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From Tracy’s contemporaneous notes: “My first night at the Anthony home, I awoke to George and Casey arguing. He had started questioning her. I really couldn’t make out much of their conversation until he exploded, screaming, ‘Don’t fucking lie to me anymore! I am sick of your fucking lies! You have to know where she is! What did you do with her?’ She told him to ‘quit acting like a scumbag fucking cop and that he needed to act like a father.’” In the heat of the argument, Casey and Cindy told George to leave the house immediately and he complied.

Early in her stay, Conroy got to meet Casey’s older brother Lee and his girlfriend Mallory during a family dinner. Also in attendance: defense attorney Jose Baez, who brought a strange gift with him—a taped copy of an ABC 20/20 program. The segment was about another Florida family that had endured the public scrutiny of a missing baby.

According to Conroy, Baez wanted the Anthonys to learn a lesson from the story of Steven and Marlene Aisenberg, whose five-month-old baby Sabrina had disappeared from her crib in 1997. As 20/20 reported, the Aisenbergs became suspects, in part, because of their lack of publicly displayed emotion. Also, investigators had surreptitiously placed bugs in the Aisenbergs’ home to try to trap them in incriminating conversations—Baez, says Conroy, warned the Anthonys about speaking freely in their own home. (The source close to the defense team confirmed the family was, indeed, shown the videotape as a way to hammer home the seriousness of their situation.)

“Casey was sniffling” a bit, Conroy says. “I expected there to be a distraught sense coming from the family but there was nothing. They treated the 20/20 episode as a learning experience, an example of their tactics to come. Not like a grieving family.”

Yet Casey always seemed to bounce back to her “It's-all-about-me, happy place,” says Conroy. She remembers a day Casey looked outside at the gathered media trucks and then up to the thunderstorms overhead. “Well, no helicopters today,” she said with an exaggerated pout. According to Conroy, Casey loved all the attention.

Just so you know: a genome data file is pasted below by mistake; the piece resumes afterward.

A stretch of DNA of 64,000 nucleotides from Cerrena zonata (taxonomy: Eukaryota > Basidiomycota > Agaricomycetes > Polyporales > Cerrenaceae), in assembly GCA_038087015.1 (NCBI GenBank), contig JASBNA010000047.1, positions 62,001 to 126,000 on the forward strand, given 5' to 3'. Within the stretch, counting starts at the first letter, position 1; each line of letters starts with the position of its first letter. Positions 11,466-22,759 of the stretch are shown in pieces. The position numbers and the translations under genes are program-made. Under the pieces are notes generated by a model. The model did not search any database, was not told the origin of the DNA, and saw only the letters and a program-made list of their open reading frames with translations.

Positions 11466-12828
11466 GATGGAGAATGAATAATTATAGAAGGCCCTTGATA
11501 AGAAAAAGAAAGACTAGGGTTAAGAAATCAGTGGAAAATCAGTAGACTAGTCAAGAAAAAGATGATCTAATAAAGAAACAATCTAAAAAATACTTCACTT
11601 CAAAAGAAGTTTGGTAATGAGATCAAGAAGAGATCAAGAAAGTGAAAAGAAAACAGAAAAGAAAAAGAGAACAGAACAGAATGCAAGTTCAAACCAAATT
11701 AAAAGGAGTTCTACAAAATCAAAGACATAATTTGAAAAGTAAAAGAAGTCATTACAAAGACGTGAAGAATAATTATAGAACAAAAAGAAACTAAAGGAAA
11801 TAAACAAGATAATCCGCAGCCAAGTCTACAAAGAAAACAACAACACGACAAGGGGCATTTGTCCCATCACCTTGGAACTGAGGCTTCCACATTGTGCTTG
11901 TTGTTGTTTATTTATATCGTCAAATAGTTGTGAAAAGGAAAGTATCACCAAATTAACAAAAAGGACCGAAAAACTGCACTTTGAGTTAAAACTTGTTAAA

Even though suspected of foul play in the disappearance of her daughter, Casey thought it was hysterically funny when Conroy—who is about the same height and build—played decoy with the media during the daily trip to Baez’s office. As cameras rolled, Conroy darted out the front door of the home with a jacket over her head and raced to a waiting car. They even fastened a man’s black sports watch around Conroy’s ankle to look like Casey’s court-ordered electronic monitoring device. Meantime, Casey snuck out the back and into brother Lee’s car.

Casey’s focus was on garnering attention, Conroy says, but she refused to talk to Tim Miller, head of EquuSearch, the group which had come to Florida and volunteered to look for Caylee. “I told Casey she should talk to him, but she said, ‘I will not speak with them. It would be a waste of time.’ I thought that was very strange.”

And this instance straight from Conroy’s notes: While watching TV news coverage of Baez shielding her from the media onslaught, Casey told Conroy she thought Baez was the best lawyer ever because when asked by a reporter what his client had whispered in his ear at that moment, “he told the media that Casey stated, ‘I’m innocent, I want to walk out of here with my head high.’ Casey revealed what she had actually said was, ‘Get me the fuck out of here!’”

Late one night Conroy heard what she thought was Casey finally breaking down in her bedroom. She knocked on the door to comfort her only to find Casey, not crying, but laughing at a Facebook message from a stranger, “a hot guy who said he thought she was ‘gorgeous.’” With a whoop and giggles, Casey, the mother of a still-missing child, waved Conroy in to take a look at his message and picture.

On another occasion, while looking at a book of baby pictures of Caylee, Conroy remembers cooing a compliment about the child. “Suddenly, there was Casey with her own book saying, ‘Yeah, but look at my baby pictures!’ And she plopped her book on my lap, covering up Caylee’s.” One night while getting ready for bed, Tracy brought up the missing child and Casey responded by baring her new shoulder tattoo which read “Bella Vita” (Italian for ‘Beautiful Life’) and declaring she’d gotten it in honor of her daughter.

“This before anyone even knew Caylee was already dead,” Tracy tells The Daily Beast.

Tracy Conroy told this story to police and the FBI on September 19, 2008. So, why hasn’t she been called to testify? The source close to the defense team said simply, “Clearly, the state has a problem with her credibility.”

But Conroy counters that by saying, “I think the prosecution had enough about [Casey’s] demeanor from all her young friends.” And, will the defense call her? “They are worried about what I might say.”